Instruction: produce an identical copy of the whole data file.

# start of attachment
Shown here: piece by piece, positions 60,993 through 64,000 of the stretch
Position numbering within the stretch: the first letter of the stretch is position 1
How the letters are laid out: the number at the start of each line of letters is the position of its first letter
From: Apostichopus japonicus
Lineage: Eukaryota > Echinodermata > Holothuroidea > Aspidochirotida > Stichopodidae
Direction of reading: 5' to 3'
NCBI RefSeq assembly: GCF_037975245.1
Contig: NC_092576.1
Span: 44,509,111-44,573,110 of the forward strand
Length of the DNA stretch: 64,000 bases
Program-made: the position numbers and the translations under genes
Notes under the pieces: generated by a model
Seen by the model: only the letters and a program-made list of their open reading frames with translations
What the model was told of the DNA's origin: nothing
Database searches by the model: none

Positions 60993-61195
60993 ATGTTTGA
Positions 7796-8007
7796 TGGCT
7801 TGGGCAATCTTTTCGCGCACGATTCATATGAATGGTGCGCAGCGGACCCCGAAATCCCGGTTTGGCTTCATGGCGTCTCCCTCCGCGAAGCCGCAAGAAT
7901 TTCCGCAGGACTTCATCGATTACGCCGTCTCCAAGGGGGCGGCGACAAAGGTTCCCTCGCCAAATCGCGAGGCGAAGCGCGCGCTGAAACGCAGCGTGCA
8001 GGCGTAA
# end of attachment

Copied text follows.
Shown here: piece by piece, positions 60,993 through 64,000 of the stretch
Position numbering within the stretch: the first letter of the stretch is position 1
How the letters are laid out: the number at the start of each line of letters is the position of its first letter
From: Apostichopus japonicus
Lineage: Eukaryota > Echinodermata > Holothuroidea > Aspidochirotida > Stichopodidae
Direction of reading: 5' to 3'
NCBI RefSeq assembly: GCF_037975245.1
Contig: NC_092576.1
Span: 44,509,111-44,573,110 of the forward strand
Length of the DNA stretch: 64,000 bases
Program-made: the position numbers and the translations under genes
Notes under the pieces: generated by a model
Seen by the model: only the letters and a program-made list of their open reading frames with translations
What the model was told of the DNA's origin: nothing
Database searches by the model: none

Positions 60993-61195
60993 ATGTTTGA
Positions 7796-8007
7796 TGGCT
7801 TGGGCAATCTTTTCGCGCACGATTCATATGAATGGTGCGCAGCGGACCCCGAAATCCCGGTTTGGCTTCATGGCGTCTCCCTCCGCGAAGCCGCAAGAAT
7901 TTCCGCAGGACTTCATCGATTACGCCGTCTCCAAGGGGGCGGCGACAAAGGTTCCCTCGCCAAATCGCGAGGCGAAGCGCGCGCTGAAACGCAGCGTGCA
8001 GGCGTAA